|By David Bennett|
|Penton Business Media|
Critics of the Senate’s proposed farm bill continue to pop up from all over the political spectrum. Both crop insurance and the “shallow loss” program – key components of the
The Senate’s shallow loss program, advocated by many farm organizations, would provide producers with revenue guarantees and support levels for crops. A study released by the right-leaning
The study claims shallow-loss programs “are potentially expensive for taxpayers and especially costly in an environment in which grain and oilseed prices are declining from recent levels, as seems likely to be the case"
See the AEI study here.
The next farm bill is expected to contain an expanded role for crop insurance. A new report from the
EWG claims its analysis “shows that while crop insurance benefits, like farm subsidies, are concentrated in the hands of a small number of large farming operations, premium subsidies are modest for the overwhelming majority of crop insurance policyholders. Those farm operations would be unaffected by premium subsidy limits now being debated in
To read the report, see here.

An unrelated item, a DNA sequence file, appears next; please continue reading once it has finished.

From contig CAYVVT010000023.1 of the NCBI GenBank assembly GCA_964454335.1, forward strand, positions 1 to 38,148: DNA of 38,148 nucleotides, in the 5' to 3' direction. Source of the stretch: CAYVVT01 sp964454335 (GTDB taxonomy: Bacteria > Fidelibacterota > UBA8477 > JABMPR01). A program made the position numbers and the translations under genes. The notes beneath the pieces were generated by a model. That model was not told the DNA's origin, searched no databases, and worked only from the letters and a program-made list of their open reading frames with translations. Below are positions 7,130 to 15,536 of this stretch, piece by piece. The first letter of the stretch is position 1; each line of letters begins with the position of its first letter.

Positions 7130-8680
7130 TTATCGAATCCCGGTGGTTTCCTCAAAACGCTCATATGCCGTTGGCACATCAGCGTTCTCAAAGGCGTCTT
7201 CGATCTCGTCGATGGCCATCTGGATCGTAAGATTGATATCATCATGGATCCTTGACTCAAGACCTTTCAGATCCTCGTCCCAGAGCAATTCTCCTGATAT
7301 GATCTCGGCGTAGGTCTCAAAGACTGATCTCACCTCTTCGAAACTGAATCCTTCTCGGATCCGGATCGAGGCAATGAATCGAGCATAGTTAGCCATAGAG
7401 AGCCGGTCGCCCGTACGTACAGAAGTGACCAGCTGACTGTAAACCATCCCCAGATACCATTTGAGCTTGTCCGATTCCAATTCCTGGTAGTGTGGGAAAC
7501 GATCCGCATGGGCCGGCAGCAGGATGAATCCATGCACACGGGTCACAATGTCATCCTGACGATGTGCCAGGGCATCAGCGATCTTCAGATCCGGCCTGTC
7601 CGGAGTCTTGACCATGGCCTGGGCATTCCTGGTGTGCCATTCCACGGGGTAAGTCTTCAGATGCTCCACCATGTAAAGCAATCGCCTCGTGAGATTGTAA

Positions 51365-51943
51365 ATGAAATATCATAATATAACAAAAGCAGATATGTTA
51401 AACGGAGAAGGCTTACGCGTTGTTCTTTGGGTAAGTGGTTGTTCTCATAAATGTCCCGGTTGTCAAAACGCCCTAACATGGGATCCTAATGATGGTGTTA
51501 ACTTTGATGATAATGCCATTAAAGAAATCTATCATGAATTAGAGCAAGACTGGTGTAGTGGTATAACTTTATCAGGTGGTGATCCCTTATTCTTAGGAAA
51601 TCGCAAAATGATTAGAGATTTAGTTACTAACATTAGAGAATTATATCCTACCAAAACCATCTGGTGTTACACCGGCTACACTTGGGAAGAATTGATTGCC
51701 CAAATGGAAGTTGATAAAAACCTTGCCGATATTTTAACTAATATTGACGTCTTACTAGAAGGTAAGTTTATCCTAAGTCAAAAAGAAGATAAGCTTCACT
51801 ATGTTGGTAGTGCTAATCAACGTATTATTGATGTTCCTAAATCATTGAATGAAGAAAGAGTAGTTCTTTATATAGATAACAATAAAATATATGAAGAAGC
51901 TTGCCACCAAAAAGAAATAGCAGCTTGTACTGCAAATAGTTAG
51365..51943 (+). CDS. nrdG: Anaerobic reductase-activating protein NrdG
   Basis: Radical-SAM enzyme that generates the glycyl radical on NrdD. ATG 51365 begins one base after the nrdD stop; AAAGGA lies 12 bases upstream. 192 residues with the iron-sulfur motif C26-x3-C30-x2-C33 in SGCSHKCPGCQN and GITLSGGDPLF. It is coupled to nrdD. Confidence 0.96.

For an alternate viewpoint on crop insurance, see here.
Following a presentation for congressional staffers on the shallow loss findings,
On shallow loss, trade and the WTO…
“When you deconstruct the language in the
“So, these are clearly amber box programs. That is, they’ll inherently be viewed within the WTO agreements as trade distorting – domestic supports that encourage production of individual crop. And that makes them ‘amber box.’
“The key issue from a trade dispute perspective is whether or not when your subsidies of that type go up, world prices are falling. Then, you’ll lose what’s known as a ‘price suppression’ case.
“Shallow loss payments are inherently designed to go up when prices fall. They have the potential to be very substantial in a given year for a crop relative to its value.
“For all the crops subject to the shallow loss program – the five big ones: corn, wheat, soybeans, cotton, rice, along with a bunch of smaller-acreage crops – when prices go down, the payments kick in. That tends to be the exact circumstance the WTO’s